5. admin says:

    Mine are British Museum and Trafalgar Square. Anyone have a comment on the choices?

  6. Debra Matheney says:

    No, I am on the book theme of the blog. I have a library across the back of my sitting room, a bookshelf in my hall, and still there are books everywhere. I cull and cull but they still seem to multiply. I swear they have babies in the night. When I retired a little over a year ago, I reorganized all of them by themes- 18th century, Elizabethan/Shakespeare, Jane Austen, Pepys and his era, England and also Scotland. I took boxes and boxes to the library for their book sale. I suppose my inability to pass any bookstore by when I travel contributes, but we must support local bookstores. And for all this,I buy new fiction, read it and almost immediately loan the book or it goes to the library so the mysteries and other fiction rarely make it anywhere permanent. I will die with a pole of books by my side left unread.

  7. SteveB says:

    British Museum – that film whose name I forget with the cannibals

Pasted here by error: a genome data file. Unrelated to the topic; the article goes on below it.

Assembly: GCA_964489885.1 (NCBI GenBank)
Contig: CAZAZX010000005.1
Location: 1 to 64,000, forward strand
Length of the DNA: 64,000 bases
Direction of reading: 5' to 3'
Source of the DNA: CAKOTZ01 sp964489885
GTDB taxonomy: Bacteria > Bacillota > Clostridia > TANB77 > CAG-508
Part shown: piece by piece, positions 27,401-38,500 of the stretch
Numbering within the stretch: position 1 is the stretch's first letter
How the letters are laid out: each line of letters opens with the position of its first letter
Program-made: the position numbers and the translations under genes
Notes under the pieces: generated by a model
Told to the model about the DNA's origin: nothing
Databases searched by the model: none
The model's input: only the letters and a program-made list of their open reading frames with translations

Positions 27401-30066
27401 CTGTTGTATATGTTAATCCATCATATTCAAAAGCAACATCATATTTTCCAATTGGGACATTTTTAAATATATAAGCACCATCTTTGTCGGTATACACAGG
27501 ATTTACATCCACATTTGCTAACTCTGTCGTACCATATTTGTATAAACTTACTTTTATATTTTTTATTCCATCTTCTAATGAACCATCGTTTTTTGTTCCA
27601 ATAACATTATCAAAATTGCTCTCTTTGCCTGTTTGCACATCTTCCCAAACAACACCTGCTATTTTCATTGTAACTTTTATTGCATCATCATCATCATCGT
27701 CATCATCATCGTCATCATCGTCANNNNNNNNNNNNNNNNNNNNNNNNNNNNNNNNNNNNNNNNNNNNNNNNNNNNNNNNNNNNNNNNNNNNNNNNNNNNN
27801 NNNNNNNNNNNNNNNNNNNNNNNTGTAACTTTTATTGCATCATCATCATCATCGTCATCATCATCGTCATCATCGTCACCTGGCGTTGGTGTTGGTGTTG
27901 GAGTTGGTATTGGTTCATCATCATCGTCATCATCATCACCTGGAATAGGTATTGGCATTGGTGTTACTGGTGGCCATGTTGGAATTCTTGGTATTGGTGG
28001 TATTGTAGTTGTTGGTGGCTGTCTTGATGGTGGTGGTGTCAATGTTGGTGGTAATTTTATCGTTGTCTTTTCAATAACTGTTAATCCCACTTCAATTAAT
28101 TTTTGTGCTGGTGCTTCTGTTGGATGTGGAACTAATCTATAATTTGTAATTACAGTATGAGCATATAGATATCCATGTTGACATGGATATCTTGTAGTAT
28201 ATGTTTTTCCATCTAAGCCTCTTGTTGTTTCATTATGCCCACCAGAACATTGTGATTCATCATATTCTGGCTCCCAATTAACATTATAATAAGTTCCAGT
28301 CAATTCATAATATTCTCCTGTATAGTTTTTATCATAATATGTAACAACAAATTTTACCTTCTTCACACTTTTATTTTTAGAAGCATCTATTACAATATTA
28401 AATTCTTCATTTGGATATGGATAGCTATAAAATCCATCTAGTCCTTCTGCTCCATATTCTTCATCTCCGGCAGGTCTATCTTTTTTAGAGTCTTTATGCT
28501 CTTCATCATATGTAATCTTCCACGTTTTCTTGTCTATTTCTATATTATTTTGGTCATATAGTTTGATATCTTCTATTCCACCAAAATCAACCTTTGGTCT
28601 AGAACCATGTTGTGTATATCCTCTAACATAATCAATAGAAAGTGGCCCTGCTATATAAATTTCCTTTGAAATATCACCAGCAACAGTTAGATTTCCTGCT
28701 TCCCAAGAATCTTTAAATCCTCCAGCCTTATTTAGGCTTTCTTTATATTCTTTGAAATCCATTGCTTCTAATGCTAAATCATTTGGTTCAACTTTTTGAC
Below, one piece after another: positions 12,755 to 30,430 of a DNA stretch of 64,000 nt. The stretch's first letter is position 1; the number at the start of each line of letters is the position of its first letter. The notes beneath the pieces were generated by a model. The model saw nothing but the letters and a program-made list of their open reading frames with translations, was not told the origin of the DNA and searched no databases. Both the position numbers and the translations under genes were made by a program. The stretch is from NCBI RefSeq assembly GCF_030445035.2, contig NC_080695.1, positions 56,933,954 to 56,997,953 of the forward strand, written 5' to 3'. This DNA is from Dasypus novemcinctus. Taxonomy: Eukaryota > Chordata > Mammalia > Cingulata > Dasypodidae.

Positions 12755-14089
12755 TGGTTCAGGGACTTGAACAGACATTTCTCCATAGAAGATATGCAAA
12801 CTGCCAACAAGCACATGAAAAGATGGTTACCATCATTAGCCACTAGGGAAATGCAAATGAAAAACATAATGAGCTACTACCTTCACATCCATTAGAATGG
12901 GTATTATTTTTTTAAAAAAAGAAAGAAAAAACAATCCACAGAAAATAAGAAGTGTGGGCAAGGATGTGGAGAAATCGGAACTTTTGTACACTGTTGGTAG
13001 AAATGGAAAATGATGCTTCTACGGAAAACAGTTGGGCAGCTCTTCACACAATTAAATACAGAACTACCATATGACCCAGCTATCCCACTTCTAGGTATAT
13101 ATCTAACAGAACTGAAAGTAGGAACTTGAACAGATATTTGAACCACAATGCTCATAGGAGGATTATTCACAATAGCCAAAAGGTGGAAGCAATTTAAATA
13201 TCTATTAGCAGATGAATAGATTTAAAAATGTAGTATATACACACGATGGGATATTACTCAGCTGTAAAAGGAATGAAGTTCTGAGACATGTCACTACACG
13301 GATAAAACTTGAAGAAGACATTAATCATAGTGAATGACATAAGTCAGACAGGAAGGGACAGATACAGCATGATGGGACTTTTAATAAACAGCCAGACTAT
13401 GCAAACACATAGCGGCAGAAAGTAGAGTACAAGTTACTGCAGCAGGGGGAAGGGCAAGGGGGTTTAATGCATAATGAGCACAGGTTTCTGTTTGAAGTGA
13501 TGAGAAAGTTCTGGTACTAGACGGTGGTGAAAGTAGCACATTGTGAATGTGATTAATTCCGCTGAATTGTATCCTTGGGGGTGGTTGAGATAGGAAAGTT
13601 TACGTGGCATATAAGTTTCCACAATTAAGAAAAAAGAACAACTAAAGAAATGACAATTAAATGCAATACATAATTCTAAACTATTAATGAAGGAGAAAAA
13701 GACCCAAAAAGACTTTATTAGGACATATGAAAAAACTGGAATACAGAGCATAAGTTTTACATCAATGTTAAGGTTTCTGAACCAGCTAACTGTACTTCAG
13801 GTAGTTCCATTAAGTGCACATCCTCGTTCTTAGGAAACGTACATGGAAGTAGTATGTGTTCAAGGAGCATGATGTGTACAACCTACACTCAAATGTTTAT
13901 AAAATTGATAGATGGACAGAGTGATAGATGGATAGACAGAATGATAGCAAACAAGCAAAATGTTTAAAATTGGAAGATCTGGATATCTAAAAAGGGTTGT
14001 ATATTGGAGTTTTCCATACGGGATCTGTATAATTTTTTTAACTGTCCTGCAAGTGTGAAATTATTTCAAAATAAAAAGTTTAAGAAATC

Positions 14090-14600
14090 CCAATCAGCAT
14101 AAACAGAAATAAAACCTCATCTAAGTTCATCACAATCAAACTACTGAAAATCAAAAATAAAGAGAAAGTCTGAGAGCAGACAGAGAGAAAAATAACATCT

Trafalgar Square -hmm dont know, still exists as part of Charing X
    I have the feeling from that article, you might think of yourself like John May, but really you‘re Arthur Briant… (with maybe a hint if Mr Fox!!!!)
    Joke!! (Before I get banned for life)

  8. Vivienne says:

    Trafalgar Square must have been what is now Charing Cross. Charing Cross used to be the station that is now Embankment, surely? Remember Donovan busking down there, pre Sunshine Superman.

    My library is 3 to 4,000 books, but I have given up cataloguing and now trying to relocate a lot to charity shops (although sometimes that means re-reading so I can remember what I’m giving away). One of my favourite London books is Child of the Jago. The bollard that appears right at the beginning of the story is still there.